The new training pathway from HOMI Fashion&Jewels Exhibition will launch as of 12 p.m. on 26 November 2020. Arranged together with Fiera Milano Media – Business International, the initiative aims to support the community of reference at the exhibition dedicated to fashion accessories, bijoux and trendy jewellery organised by Fiera Milano
A rebirth in order to relaunch. The business world in general, and Italian manufacturing in particular, is currently seeking new ways to interpret the current scenario, one that involves both the COVID-19 health and economic emergency and the digital transition, an increasingly important element when it comes to managing a decidedly uncertain situation, both today and tomorrow. In this context, understanding how to relaunch a segment like that of fashion accessories, which has always relied on physical interaction with the final product, workmanship quality and tradition, becomes a real challenge to be faced on all levels. But it’s a test that Made-in-Italy goldsmith art can successfully pass thanks to its skill and creativity.
Hence the training pathway from HOMI Fashion&Jewels Exhibition in collaboration with Fiera Milano Media – Business International, which enriches the content of the Fiera Milano exhibition dedicated to the world of accessories and their extraordinary creations with a series of digital talks in live streaming that will cover the main issues, highlight new trends and offer new insight into what is a continuously evolving sector.
On 26 November 2020 at 12 p.m., the virtual stage will host a webinar entitled “SLOW RENAISSANCE AND INNER IDENTITY: future trend scenarios for accessory and jewellery” that will outline guidelines for the sector to follow in coming months. Future scenarios relating to aesthetics, styles, materials and innovation in the accessories and fashion jewellery field that are formulated thanks to data from research and analysis carried out in collaboration with Milan Polytechnic.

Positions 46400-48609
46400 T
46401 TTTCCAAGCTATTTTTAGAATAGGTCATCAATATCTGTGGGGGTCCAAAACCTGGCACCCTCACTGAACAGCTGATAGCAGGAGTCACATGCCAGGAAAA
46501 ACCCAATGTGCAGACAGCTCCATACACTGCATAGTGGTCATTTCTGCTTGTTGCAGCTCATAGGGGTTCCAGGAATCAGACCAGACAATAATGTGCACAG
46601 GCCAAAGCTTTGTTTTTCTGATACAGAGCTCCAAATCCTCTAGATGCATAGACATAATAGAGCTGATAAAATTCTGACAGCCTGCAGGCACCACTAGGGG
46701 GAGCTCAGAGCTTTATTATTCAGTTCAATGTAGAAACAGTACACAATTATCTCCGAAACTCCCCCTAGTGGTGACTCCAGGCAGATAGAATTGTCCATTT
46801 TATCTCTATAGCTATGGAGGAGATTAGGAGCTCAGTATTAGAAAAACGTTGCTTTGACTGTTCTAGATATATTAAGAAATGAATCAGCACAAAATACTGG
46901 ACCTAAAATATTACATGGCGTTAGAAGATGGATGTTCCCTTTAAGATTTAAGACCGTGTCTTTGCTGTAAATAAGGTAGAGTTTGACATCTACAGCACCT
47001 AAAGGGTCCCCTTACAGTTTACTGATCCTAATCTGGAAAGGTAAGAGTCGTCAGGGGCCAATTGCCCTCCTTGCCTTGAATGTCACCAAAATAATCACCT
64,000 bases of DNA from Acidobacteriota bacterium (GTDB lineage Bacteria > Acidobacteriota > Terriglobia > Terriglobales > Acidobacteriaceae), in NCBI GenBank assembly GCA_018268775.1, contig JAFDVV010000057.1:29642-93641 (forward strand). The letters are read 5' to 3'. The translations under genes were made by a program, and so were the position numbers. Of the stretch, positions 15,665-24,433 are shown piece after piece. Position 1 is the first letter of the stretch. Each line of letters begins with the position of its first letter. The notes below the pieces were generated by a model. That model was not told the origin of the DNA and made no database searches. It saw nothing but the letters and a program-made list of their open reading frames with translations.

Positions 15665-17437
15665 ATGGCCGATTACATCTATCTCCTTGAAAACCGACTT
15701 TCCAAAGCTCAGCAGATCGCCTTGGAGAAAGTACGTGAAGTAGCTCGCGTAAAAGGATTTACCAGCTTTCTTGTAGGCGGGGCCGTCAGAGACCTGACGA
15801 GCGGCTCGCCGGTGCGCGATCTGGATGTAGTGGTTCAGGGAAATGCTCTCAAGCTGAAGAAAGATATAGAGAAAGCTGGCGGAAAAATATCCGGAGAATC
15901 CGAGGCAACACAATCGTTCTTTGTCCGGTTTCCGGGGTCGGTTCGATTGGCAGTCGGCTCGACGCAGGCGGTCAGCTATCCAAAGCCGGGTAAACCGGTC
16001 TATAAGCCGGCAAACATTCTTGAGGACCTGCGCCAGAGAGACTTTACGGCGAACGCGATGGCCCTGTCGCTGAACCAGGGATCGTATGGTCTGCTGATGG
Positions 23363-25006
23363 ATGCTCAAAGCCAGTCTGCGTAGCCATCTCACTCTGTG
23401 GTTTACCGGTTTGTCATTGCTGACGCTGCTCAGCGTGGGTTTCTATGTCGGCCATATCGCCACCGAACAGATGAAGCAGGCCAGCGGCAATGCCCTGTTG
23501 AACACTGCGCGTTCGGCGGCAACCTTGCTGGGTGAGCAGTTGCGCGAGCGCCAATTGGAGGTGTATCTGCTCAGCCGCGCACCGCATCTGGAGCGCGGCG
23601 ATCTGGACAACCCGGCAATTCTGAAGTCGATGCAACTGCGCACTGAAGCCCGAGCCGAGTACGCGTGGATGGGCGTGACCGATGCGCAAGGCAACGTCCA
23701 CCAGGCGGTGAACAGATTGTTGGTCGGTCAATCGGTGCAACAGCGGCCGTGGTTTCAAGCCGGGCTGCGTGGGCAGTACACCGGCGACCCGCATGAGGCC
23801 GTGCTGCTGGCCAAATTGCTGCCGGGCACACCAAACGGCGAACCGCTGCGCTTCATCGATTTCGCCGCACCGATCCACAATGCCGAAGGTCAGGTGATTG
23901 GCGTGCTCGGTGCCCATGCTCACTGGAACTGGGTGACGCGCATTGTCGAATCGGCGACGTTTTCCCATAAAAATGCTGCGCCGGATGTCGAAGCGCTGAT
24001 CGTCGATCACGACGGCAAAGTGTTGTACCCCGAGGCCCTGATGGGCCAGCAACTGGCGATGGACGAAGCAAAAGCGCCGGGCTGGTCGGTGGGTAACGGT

This will be followed by a meeting and discussion between guests, professionals and experts from across the sector. Among those set to attend are Alba Cappellieri, Professor in the Design Department at the Milan Polytechnic, Susanna Testa, Researcher in the Design Department at Milan Polytechnic, Beatrice Rossato, PhD Candidate in the Design Department at Milan Polytechnic, Paola Coti, Founder and Creative Director of Aonie, and Simona Scala, Creative Director of Ornella Bijoux.
We asked Alba Cappellieri, who is also the research coordinator and event moderator, for a few details:
Professor Cappellieri, jewellery and accessories are historically emblematic of the made in Italy. Can you explain why this is, also considering the insight of the Milan Polytechnic?
"Beauty, quality and variety are the characteristics of Italian style that the world recognises and Italian jewellery in the 21st century is based on the coexistence of heterogeneous values, in which the nobility of materials is no longer enough to sanction the value of an object or clearly mark the difference between jewellery and non-jewellery. Italian jewellery is in fact based on an extraordinary variety of shapes and contexts, from the atelier of the master goldsmith to the manufacturing firms that combine cutting-edge production technologies with the manual work of modelling. Very few countries demonstrate a range of goldsmith activities, crafts and traditions as rich and dynamic as that found in Italy".
With the COVID-19 emergency showing no signs of stopping and a manufacturing market that is trying to resist in every possible way, what does Milan Polytechnic data tell us about the sector trends to watch for in coming months?